Late last December, lithium-ion battery builder Boston-Power announced that it had received $290 million in "financial support" from Chinese government agencies in order to scale its battery factories. The company's CEO laid out a goal of "competing with Elon Musk" in the deployment of batteries for electric vehicles.

We spoke with CEO Sonny Wu over the holidays. Wu was a managing director at GSR Ventures and chairman of Boston-Power before he took over the CEO post from founding CEO Christina Lampe-Onnerud in 2012.

Considering the entire $290 million as a venture round (admittedly a stretch) would bring Boston-Power's funding total to more than $600 million since it was founded in 2005. Recent investors have included GSR Ventures, Foundation Asset Management and Oak Investment Partners. Investors in earlier rounds included Venrock, GGV Capital and Gabriel Venture Partners. 

Boston-Power was founded and funded in the U.S. but has moved its manufacturing to China while keeping some R&D functions stateside. The firm currently has 50 employees in Boston and almost 500 in China.

The company claims that this latest funding event allows Boston-Power to grow its Liyang facility fivefold by 2016 and expand its Tianjin facility capacity to 4 gigawatt-hours by 2017, aiming to reach 8 gigawatt-hours by 2018. Clearly, capex costs for a battery factory in China are cheaper than building a factory in Reno, Nevada.

As we've reported, Boston-Power uses a lithium-cobalt chemistry, the same battery chemistry found in notebook cells. (The "cobalt" refers to materials used in the battery's electrodes.) The company has claimed to have refined the casing, anode, cathode and other battery internals for longer life, more cycles, higher energy density and faster charge.

The CEO is enthusiastic about the $35 billion Chinese EV market, with demand for "high-end lithium-ion batteries hitting 100 gigawatt-hours." Wu suggests that China will see "significant battery supply constraints over the next three to five years, which we aim to address.”

The battery business is fiercely competitive, with a number of large and long-established incumbents. Products from LG Chem, Panasonic and NEC are already designed into the Chevy Volt, the Tesla Model S, and the Nissan Leaf, respectively.

Wu said, "Our battery is at 200 watt-hours per kilogram, with a longer cycle-life than [comparable products from] Tesla and Panasonic."

Here's a guide to gravimetric energy density:

  • 117 watt-hours per kilogram: The level Tesla and Panasonic were achieving in 2008 for the Roadster
  • 200 watt-hours per kilogram: The level Sonny Wu, Boston-Power's CEO, says the company is achieving today
  • 240 watt-hours per kilogram: The approximate energy density of the batteries in the Tesla S   
  • 400 watt-hours per kilogram: According to Tesla's Elon Musk, the concept of battery-powered transcontinental airplanes becomes “compelling” once batteries hit 400 watt-hours per kilogram (as per this interview)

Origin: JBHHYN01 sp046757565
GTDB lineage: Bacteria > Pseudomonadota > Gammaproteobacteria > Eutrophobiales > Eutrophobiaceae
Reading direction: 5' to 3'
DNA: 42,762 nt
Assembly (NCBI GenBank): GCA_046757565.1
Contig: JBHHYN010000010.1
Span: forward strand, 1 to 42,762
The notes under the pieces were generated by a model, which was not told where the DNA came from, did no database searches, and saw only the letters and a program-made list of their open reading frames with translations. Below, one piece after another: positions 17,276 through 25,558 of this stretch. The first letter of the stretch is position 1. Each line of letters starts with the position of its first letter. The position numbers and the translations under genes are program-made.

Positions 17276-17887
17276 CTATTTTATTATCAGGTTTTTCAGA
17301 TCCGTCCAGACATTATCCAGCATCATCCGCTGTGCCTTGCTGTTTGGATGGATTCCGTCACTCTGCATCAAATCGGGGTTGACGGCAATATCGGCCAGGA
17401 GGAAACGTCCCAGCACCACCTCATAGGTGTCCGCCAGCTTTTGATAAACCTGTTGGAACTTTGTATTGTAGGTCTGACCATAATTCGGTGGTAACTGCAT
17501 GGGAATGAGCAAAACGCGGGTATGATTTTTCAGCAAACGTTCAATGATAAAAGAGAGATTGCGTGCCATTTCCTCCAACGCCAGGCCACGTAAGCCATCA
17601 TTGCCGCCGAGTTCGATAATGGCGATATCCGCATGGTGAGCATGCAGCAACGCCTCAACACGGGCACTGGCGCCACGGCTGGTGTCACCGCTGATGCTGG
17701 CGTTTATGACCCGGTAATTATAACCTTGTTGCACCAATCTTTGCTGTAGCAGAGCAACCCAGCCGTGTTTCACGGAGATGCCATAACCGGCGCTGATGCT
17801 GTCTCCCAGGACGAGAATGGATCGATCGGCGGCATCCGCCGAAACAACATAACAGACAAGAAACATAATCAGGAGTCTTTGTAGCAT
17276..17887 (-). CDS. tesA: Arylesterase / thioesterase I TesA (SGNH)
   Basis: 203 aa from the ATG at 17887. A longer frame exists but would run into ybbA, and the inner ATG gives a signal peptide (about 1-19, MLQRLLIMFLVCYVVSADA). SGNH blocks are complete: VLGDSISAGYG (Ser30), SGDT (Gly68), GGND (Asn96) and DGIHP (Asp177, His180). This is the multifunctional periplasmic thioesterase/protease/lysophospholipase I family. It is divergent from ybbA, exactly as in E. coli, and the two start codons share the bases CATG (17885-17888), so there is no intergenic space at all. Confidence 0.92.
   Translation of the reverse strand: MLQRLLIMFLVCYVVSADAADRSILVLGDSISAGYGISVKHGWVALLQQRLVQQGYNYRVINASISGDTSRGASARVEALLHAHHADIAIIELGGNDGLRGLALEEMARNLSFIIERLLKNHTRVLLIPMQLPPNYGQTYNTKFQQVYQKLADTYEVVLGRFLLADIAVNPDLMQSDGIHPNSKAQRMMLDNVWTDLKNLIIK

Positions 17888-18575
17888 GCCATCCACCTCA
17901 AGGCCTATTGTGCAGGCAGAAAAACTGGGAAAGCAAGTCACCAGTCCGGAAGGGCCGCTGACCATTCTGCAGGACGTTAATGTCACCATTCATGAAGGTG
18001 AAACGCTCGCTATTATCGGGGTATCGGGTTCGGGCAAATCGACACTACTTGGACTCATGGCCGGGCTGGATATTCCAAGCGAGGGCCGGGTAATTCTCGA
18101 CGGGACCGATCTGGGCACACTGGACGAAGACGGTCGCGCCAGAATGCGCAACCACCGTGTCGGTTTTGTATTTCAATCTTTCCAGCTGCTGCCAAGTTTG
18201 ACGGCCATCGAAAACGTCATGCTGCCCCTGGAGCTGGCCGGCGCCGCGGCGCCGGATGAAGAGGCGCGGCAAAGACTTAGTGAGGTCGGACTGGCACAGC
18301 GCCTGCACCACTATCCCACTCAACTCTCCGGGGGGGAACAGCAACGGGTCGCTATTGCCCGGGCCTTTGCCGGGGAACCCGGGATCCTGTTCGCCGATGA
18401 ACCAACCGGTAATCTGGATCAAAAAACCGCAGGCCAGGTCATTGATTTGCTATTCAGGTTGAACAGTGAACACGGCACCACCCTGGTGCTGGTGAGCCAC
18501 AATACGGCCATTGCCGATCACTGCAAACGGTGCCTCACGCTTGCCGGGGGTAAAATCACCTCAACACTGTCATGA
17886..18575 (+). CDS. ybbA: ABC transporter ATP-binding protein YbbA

• 400 watt-hours per kilogram: The level that battery aspirant and ARPA-E grant recipient Envia claimed it could achieve (disingenuously, it turned out)

So Boston-Power's batteries are designed for Chinese automakers -- but don't think that the competition is the Tesla S; it's more like the Tata Nano.

And the difference between Boston-Power's approach and the market entry strategy of Tesla is aimed squarely at solving the "Chindia problem," a term coined by prolific investor Vinod Khosla, who suggests that energy solutions must work in China and India if they are to have any material global impact.

Prius hybrids? Not a solution to the climate or energy problem, according to Khosla. Better to take that money and paint your roof white to improve Earth’s albedo. And they certainly don’t meet the Chindia test. In order to do so, they would have to compete with the $2,500 Tata Nano, according to the VC. 

Boston-Power is partnering with Chinese auto manufacturers to produce four-seater electric cars with an 80-mile to 120-mile range from a small 13-kilowatt-hour battery pack at a total cost of about $8,000. That price point seems more aligned with providing a cheap functional vehicle to a growing middle class than a $100,000 sedan or a $40,000 family car.

Wu was in China recently and reports that the company and its partners sold 205 cars in a single day in one city. Boston Power's automotive partners include ZD (Zhidou). Wu said, "We are a battery company enabling our customer -- we co-market." Boston-Power builds a specific battery pack for each vehicle model, including the battery management system.     

The CEO says that markets are being driven by some of the 130 million electric scooter owners in China who are now beginning to upgrade to EVs for local commutes and for the convenience of a car that can plug into any AC outlet.

In this type of business in China, it's not just the technology but the levers of power that need to be engineered in order to proceed. Our understanding from a number of sources is that Boston-Power has some of the necessary banking and regional connections to execute on a project of this scale. Of course, Chinese consumers have to cooperate by buying millions of EVs.

The CEO said, "The market for EVs is very exciting given the backdrop of Tesla -- but Tesla, that's just the beginning."